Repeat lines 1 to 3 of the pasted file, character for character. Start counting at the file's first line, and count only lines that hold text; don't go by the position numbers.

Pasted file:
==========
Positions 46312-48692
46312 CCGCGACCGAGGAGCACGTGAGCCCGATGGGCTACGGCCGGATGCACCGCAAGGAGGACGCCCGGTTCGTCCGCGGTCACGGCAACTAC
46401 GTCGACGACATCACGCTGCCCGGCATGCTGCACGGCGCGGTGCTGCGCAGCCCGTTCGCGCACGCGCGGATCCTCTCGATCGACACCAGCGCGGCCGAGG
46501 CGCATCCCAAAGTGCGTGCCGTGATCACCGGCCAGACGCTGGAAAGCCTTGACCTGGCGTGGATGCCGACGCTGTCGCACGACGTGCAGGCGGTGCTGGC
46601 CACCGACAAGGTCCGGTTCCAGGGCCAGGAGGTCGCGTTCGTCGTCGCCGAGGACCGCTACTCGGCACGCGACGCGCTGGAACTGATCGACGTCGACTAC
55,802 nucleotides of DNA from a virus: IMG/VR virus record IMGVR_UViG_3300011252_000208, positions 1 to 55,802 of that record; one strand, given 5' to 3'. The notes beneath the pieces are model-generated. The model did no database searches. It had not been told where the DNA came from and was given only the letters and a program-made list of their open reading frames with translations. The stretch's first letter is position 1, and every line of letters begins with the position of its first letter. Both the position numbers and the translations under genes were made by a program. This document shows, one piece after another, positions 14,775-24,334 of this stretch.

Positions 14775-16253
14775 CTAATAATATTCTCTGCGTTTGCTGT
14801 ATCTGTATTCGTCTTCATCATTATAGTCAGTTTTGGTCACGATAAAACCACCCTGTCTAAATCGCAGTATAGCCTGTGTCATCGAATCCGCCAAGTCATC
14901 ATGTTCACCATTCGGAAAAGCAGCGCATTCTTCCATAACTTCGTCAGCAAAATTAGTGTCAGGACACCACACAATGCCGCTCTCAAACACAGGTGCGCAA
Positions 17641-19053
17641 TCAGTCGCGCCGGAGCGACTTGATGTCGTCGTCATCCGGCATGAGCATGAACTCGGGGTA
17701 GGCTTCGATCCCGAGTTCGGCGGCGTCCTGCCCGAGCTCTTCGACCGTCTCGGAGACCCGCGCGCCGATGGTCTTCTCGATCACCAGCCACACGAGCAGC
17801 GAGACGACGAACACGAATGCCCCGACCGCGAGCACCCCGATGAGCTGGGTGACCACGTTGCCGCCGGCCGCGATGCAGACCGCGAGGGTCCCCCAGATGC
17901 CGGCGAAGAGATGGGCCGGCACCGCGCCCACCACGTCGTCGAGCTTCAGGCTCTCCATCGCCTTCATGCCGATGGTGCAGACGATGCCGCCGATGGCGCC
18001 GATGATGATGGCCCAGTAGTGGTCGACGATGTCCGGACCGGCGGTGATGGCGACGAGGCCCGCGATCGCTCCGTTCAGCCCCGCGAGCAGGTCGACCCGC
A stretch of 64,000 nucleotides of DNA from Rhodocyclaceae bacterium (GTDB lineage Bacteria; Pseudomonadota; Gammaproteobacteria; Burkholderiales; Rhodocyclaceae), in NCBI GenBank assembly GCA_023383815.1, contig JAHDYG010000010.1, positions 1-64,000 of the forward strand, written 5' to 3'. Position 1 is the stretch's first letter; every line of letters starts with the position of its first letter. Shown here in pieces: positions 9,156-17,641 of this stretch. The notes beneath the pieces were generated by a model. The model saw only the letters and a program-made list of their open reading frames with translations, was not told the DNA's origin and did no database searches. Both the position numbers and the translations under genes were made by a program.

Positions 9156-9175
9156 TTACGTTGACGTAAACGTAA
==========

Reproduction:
Positions 46312-48692
46312 CCGCGACCGAGGAGCACGTGAGCCCGATGGGCTACGGCCGGATGCACCGCAAGGAGGACGCCCGGTTCGTCCGCGGTCACGGCAACTAC
46401 GTCGACGACATCACGCTGCCCGGCATGCTGCACGGCGCGGTGCTGCGCAGCCCGTTCGCGCACGCGCGGATCCTCTCGATCGACACCAGCGCGGCCGAGG